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Lights Tuned to Birds’ Eyes May Help Reduce Bird–Aircraft Collisions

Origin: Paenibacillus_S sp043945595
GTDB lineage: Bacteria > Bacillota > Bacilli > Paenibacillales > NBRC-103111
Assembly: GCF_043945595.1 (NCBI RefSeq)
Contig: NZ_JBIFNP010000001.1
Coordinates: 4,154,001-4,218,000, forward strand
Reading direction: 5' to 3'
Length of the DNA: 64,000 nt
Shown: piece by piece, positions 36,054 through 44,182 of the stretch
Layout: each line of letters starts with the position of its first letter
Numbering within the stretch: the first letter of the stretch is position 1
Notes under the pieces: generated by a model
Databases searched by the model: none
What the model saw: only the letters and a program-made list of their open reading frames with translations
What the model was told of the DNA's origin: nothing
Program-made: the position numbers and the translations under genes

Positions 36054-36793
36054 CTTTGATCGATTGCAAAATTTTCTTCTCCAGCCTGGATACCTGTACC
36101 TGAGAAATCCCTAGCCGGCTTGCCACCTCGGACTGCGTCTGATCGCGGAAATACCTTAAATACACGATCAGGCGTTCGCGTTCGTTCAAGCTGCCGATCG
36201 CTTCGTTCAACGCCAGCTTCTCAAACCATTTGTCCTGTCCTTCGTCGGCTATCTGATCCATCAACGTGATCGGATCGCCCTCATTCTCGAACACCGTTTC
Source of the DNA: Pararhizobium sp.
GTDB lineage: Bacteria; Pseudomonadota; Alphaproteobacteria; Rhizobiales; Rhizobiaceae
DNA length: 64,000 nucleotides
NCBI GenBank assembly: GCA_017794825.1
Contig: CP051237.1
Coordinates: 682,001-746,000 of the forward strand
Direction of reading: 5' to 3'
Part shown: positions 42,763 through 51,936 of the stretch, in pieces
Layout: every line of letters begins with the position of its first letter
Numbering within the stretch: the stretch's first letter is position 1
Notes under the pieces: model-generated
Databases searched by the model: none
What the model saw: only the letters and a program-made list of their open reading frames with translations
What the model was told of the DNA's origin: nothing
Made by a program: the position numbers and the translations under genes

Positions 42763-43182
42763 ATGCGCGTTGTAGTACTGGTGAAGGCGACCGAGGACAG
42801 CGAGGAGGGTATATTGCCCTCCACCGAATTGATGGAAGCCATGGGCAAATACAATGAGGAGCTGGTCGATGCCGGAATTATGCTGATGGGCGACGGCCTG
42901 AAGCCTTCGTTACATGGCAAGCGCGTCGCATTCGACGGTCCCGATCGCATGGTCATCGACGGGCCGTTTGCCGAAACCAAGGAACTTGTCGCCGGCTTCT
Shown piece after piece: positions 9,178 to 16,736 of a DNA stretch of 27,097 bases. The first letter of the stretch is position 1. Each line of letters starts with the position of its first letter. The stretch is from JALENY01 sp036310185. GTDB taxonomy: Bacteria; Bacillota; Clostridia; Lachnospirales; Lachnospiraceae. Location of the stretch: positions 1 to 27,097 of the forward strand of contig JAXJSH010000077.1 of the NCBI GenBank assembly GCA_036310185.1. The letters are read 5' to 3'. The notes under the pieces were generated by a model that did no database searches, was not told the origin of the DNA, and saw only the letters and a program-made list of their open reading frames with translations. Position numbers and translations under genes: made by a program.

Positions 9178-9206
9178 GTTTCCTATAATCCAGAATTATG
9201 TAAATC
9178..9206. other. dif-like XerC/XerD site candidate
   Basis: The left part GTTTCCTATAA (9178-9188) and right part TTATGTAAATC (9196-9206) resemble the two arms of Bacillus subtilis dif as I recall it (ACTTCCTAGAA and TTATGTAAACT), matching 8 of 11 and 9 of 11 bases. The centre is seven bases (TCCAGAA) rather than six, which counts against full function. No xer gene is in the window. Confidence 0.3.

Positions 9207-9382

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Collisions with birds are one of the most common hazards to aircraft, causing $700 million in damage annually in the U.S. However, customizing aircraft and runway lights to birds’ visual systems maybe a way to reduce bird strikes, according to a paper published this week in The Condor: Ornithological Applications. Megan Doppler of Purdue University and her colleagues determined that blue light (light with a 470-nm wavelength) would be most conspicuous to the Brown-headed Cowbirds (Molothrus ater) used in their study. Outfitting a remote-controlled model airplane with lights in this color, they tested how the captive flock reacted to continuous versus pulsing lights and to a stationary versus approaching aircraft. When the aircraft was stationary, cowbirds became alert more quickly when the lights were on than when they were off; when the aircraft approached the birds with lights off, their response times slowed as the aircraft’s speed increased, but lights helped mitigate this effect. The authors have several suggestions for applying their findings to real-world situations, including syncing stationary lights along runways with taxiing aircraft to help capture birds’ attention before aircraft take off and using lights onboard the aircraft during takeoff to improve birds’ ability to detect and react to such large, fast-moving objects. Read the full open-access paper at http://www.aoucospubs.org/doi/full/10.1650/CONDOR-14-157.1.

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